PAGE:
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Donald T. McCue and his wife Debra were participating in the 2008 Annual Dick Allen Lansing to Mackinac bike tour. Debra McCue rode onto a stretch of State Highway M-134 where a private gravel road connected with the highway; O-N Minerals Company owned the land on both sides of M-134, including the gravel road, which the company used to move equipment and materials to and from its properties on both sides of the highway. O-N Minerals used the highway crossing under an easement with the state. The highway was paved with concrete and reinforced with six railroad rails at the point where the gravel road connected to the highway; the concrete around the rails had deteriorated, leaving ruts in the road. Debra McCue fell in this area and suffered serious injuries, including a fractured skull and head trauma resulting in permanent brain damage.
McCue sued O-N Minerals on his own behalf and as conservator of his wife’s estate; he alleged that O-N Minerals had a duty to maintain the highway where his wife fell and that the company breached that duty by allowing the intersection to fall into disrepair. He also contended that O-N Mineral’s failure to maintain that section caused his wife to be thrown from her bike and injured. Although McCue also sued the state of Michigan and the Michigan Department of Transportation, those defendants were dismissed from the lawsuit because the McCues had signed releases in order to participate in the DALMAC tour.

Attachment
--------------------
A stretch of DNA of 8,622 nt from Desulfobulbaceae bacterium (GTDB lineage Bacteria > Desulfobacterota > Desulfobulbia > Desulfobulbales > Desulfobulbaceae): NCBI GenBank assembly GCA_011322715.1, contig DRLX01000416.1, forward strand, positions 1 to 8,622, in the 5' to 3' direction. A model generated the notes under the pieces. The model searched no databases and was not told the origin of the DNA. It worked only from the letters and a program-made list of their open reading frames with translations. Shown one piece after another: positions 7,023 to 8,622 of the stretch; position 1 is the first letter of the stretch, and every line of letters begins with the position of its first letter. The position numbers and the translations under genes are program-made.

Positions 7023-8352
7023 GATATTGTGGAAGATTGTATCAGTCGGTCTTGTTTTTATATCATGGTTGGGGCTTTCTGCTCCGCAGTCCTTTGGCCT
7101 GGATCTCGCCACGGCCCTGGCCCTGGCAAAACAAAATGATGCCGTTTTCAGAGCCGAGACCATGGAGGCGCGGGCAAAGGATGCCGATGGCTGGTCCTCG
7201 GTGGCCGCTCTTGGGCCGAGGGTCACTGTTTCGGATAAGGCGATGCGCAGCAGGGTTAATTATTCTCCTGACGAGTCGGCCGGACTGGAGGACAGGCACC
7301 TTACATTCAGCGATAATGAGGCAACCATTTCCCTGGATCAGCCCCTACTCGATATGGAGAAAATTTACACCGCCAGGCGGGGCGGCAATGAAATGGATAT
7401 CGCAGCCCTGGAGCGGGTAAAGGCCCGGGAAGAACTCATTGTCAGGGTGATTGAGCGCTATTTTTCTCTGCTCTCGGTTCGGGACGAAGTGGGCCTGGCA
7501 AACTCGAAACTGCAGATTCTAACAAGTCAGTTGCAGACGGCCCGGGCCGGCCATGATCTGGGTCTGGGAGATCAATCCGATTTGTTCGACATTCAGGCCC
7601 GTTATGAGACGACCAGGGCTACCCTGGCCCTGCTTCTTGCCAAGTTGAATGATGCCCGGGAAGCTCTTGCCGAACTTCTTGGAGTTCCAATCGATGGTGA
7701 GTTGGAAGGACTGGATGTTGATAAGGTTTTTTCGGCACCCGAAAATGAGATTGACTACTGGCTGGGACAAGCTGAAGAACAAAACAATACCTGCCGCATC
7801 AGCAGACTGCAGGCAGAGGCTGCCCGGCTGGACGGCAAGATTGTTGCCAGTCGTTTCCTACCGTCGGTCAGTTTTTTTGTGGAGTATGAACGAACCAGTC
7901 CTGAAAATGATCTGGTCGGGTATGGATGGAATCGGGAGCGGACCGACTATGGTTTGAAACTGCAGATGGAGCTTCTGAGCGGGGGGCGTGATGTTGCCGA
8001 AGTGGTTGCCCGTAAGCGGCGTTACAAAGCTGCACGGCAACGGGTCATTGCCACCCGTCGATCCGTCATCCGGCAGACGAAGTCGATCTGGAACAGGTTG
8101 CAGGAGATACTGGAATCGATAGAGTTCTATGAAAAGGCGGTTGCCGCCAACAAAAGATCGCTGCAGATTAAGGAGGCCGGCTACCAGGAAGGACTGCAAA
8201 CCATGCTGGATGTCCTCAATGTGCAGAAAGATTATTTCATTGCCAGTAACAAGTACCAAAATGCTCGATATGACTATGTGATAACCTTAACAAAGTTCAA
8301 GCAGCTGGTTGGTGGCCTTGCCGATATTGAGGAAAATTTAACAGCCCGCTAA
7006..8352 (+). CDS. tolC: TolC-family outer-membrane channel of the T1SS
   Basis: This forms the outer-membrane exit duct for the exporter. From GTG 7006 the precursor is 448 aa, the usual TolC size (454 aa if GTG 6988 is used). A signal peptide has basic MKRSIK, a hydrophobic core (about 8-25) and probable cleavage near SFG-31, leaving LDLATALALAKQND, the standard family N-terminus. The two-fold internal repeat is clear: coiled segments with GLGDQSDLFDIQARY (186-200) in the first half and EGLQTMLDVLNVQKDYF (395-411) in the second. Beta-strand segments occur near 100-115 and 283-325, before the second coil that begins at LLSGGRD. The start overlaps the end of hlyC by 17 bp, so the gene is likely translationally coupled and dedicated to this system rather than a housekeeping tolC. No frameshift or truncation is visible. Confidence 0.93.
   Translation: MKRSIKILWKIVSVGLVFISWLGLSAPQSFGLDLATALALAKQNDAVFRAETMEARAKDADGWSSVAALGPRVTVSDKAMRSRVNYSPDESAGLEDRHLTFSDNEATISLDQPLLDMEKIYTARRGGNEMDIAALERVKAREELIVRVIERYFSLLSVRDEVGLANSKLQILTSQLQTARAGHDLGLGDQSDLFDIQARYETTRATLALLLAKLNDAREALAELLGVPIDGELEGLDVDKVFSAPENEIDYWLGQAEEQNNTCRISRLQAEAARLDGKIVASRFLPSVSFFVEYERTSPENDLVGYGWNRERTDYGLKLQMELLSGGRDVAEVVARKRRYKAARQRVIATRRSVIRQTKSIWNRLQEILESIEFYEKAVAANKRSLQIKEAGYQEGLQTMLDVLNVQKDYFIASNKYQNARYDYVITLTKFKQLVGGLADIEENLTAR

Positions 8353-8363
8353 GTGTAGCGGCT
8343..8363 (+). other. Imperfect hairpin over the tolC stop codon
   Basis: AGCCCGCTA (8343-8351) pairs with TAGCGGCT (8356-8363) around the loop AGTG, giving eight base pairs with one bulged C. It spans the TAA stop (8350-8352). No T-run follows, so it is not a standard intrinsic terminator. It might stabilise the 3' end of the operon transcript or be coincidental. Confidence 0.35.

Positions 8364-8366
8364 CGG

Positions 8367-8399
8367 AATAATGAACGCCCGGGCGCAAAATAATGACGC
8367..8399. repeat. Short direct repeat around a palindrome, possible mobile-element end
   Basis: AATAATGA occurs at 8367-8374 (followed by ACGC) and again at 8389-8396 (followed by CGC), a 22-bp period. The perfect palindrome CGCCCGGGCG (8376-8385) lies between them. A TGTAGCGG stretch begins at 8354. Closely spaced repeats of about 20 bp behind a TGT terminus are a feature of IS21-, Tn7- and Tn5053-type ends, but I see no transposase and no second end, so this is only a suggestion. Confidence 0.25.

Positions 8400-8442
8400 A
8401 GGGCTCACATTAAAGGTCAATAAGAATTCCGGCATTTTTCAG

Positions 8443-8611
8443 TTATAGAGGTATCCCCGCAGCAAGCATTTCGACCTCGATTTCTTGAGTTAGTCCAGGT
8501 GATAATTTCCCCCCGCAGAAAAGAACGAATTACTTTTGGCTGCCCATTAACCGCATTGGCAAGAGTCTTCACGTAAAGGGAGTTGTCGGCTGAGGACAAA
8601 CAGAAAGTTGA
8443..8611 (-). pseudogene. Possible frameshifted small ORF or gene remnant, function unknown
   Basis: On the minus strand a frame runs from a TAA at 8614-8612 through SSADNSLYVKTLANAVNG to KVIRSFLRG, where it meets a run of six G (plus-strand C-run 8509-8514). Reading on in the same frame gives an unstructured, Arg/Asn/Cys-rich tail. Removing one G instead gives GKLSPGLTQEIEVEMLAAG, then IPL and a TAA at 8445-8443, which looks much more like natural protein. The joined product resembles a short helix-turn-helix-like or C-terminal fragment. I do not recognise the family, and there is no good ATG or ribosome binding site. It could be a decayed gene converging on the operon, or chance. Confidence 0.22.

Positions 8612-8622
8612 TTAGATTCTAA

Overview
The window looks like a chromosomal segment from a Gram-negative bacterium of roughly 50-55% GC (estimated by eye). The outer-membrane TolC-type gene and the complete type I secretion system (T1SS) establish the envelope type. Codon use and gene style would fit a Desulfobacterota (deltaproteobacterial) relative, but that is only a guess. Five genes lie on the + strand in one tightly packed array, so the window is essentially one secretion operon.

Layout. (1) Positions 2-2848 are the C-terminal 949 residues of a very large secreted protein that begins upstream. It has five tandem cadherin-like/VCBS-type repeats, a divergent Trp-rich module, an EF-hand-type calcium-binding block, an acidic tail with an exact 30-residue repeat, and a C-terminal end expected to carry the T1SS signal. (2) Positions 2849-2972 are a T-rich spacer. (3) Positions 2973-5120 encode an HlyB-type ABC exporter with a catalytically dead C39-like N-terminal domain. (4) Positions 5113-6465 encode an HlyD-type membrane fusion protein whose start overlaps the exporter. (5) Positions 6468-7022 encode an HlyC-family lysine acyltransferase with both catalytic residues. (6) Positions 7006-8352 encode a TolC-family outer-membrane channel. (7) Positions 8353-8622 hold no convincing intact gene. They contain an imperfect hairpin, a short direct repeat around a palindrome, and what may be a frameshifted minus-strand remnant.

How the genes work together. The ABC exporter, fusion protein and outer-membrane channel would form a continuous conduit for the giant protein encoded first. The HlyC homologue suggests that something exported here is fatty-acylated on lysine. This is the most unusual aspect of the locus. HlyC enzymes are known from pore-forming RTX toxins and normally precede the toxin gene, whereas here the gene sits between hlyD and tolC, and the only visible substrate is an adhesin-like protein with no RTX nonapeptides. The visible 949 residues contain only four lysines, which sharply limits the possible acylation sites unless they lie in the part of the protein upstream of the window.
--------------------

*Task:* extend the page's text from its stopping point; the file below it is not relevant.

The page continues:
The trial court dismissed McCue’s claims against O-N Minerals, ruling as a matter of law that O-N Minerals owed Debra McCue no duty with regard to M-134, which is under the exclusive jurisdiction of the state. By virtue of the easement, the company had no obligation to maintain or repair the highway, nor any responsibility for the creation of a nuisance, if any existed, the trial court said. The trial court also denied McCue’s motion for partial summary disposition, in which McCue sought a ruling that O-N Minerals had a duty to repair the highway, but failed to do so, and that that failure caused Debra McCue’s fall.
McCue appealed, and the Court of Appeals reversed in part in an unpublished decision. There are circumstances in which a landowner’s conduct can give rise to a duty with regard to an adjacent right-of-way – namely, when the landowner has physically intruded upon the area or has done some act that either increased an existing hazard or created a new hazard, the appellate court said. Because McCue had presented evidence from which a reasonable trier of fact could conclude that O-N Minerals used the highway in a way that either caused the defect or increased the related hazard, the trial court erred by granting summary disposition in favor of O-N Minerals, the Court of Appeals determined. The appeals court agreed with the trial court’s denial of McCue’s motion for partial summary disposition, concluding that a jury could decide that O-N Minerals’ use of the highway was reasonable under the circumstances or that its use did not cause the defect. O-N Minerals appeals.